The Center for Social Justice and Community Impact, in partnership with Safe Zone at Wheaton, invites you to join Hugh Nini and Neal Treadwell, authors of the book “LOVING: A Photographic History of Men in Love, 1850s-1950s” in a discussion and Q&A-style program.
“In the late 1990’s Neal & Hugh started collecting photographs purely by accident. The first photograph came from an antique store in Dallas. The photograph was of two men in a loving embrace mixed within random photos of a Dallas neighborhood from the 1920s. [Their] collection of over 2800 vintage photos of romantic couples spanning the 100 years between the 1850s and 1950s is the basis for [their] book.
LOVING: A Photographic History shines a new light on the most written about, dramatized, or filmed emotions — love. The pages of our book portray love, but also courage — the courage that it took to memorialize that unmistakable look that occurs between two people in love. LOVING: A Photographic History celebrates a loving past. A past that points towards the future. It’s message is for everyone. It’s universal.”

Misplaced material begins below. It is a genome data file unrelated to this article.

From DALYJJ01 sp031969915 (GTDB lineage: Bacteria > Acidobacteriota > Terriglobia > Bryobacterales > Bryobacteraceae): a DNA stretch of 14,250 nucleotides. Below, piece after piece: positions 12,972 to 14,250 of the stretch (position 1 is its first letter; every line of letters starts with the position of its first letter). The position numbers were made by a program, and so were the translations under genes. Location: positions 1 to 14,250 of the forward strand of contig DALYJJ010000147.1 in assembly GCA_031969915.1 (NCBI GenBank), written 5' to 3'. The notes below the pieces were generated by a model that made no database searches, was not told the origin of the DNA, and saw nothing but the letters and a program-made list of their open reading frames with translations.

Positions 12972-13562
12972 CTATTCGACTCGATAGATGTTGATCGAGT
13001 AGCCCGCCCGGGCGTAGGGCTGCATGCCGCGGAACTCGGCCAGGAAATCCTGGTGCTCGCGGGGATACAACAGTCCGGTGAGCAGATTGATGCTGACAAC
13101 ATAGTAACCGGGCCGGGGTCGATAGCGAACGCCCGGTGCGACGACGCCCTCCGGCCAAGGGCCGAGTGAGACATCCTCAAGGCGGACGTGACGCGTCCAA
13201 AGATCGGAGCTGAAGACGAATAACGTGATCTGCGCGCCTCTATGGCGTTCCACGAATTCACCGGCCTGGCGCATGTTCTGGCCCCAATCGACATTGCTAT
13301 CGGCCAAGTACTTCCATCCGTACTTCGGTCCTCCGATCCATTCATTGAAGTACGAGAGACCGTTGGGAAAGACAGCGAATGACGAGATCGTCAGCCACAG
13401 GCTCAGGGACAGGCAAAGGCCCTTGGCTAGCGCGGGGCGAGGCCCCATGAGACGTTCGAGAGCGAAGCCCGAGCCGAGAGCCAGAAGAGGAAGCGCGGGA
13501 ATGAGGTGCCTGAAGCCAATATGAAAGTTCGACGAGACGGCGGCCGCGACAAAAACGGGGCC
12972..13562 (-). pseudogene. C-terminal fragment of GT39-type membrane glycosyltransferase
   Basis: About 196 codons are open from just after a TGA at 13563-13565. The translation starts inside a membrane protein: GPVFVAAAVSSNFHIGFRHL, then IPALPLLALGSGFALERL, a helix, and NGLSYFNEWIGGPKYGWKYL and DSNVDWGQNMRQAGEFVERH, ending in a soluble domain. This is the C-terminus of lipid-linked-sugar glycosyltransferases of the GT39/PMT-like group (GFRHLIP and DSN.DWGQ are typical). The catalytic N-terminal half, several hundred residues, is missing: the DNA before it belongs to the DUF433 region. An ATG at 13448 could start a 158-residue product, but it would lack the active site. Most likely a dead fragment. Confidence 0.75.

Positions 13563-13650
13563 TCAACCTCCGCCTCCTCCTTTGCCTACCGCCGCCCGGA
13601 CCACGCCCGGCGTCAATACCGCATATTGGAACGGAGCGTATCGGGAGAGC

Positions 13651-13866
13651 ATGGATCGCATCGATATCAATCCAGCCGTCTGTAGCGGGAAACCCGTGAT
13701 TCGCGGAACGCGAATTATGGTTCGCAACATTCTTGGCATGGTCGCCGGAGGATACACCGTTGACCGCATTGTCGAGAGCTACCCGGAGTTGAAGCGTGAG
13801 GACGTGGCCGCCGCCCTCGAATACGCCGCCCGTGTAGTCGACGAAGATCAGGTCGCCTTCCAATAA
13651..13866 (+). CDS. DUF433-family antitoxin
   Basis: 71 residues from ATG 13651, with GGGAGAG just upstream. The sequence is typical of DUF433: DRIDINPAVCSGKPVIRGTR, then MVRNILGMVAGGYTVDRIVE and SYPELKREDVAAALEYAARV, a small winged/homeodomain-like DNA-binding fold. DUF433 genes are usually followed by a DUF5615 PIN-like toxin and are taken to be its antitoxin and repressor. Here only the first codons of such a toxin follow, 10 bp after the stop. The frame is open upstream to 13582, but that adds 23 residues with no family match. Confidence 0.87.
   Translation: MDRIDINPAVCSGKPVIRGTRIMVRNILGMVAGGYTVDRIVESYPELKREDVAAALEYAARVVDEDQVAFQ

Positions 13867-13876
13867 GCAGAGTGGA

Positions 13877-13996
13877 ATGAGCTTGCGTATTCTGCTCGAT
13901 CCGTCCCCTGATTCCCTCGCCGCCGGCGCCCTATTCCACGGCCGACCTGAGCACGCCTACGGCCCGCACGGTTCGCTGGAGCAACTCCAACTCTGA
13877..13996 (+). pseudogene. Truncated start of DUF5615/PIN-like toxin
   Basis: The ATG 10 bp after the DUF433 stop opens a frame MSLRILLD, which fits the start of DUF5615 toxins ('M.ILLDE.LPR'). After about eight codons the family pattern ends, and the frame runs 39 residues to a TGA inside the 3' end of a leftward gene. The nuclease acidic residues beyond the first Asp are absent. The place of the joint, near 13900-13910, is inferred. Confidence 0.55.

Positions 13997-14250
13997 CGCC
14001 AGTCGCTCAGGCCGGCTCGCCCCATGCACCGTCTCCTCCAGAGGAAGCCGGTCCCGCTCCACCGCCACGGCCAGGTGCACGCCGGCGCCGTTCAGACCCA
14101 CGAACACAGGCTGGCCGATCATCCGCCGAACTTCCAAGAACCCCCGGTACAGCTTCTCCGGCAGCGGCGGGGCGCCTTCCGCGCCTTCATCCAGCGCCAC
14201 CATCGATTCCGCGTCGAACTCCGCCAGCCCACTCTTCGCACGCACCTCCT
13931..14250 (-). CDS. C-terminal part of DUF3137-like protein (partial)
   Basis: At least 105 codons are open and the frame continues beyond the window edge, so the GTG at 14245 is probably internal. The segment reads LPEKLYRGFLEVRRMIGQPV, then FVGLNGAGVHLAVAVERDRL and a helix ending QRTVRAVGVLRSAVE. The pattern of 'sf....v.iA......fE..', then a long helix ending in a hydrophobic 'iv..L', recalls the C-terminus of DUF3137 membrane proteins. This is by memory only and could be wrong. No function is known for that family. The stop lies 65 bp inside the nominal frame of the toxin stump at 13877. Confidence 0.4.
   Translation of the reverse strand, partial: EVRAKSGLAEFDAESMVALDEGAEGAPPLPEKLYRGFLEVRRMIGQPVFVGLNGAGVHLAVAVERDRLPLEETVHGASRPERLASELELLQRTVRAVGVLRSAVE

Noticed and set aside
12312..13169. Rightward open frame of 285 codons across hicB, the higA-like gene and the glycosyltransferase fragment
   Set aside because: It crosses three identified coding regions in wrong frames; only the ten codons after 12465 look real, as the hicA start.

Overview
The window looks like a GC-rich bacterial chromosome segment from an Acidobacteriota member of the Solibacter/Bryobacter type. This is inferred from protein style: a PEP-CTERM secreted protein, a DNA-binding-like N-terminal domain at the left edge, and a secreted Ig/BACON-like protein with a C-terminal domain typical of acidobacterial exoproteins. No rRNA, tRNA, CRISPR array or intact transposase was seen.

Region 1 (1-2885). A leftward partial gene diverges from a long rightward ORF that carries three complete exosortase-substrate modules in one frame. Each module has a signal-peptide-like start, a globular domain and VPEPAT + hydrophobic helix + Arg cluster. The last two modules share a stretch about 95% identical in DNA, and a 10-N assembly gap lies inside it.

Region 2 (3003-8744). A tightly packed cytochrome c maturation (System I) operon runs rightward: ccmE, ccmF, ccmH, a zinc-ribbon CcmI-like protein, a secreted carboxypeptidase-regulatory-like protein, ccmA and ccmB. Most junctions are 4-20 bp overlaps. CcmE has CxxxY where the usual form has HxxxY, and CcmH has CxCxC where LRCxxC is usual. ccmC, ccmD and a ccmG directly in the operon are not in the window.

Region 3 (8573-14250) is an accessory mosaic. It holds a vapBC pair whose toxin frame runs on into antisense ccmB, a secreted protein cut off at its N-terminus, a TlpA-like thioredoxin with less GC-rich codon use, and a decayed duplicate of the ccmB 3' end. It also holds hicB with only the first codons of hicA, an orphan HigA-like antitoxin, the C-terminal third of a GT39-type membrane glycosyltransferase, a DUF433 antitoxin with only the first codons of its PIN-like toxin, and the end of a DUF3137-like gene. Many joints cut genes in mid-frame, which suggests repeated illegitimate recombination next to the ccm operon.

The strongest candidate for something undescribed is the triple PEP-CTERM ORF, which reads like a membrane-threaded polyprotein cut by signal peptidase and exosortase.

Feel free to send questions, comments, or accessibility concerns to email@example.com.
In recognition of the 20th anniversary of the historically devastating attacks on September 11, 2001, the Office of the President and the Center for Religious and Spiritual Life invite all members of the Wheaton community to join for a brief remembrance ceremony where we will hear from some of our community members and local first responders as well as share in a moment of silence for the many lives lost then and amidst the current turmoil in Afghanistan.
In 1969, Howard Taylor, brother of actress Elizabeth, bailed out a rag-tag band of 13 young Mainlanders jailed on Kauai for vagrancy and invited them to camp on his oceanfront land in Haena. Soon waves of hippies, surfers and troubled Vietnam vets found their way to Taylor Camp and built a clothing-optional, pot-friendly tree house village at the end of the North Shore road. In 1977, after condemning the village to make way for a State park, government officials torched the camp leaving little but ashes and memories of the best days of our lives.
1970s photos and rare historic footage reveal a community that rejected consumerism for the healing power of nature. The film tells the story of Taylor Camps seven-year existence through interviews made 30-years later with the campers, their neighbors and the Kauai officials who got rid of them.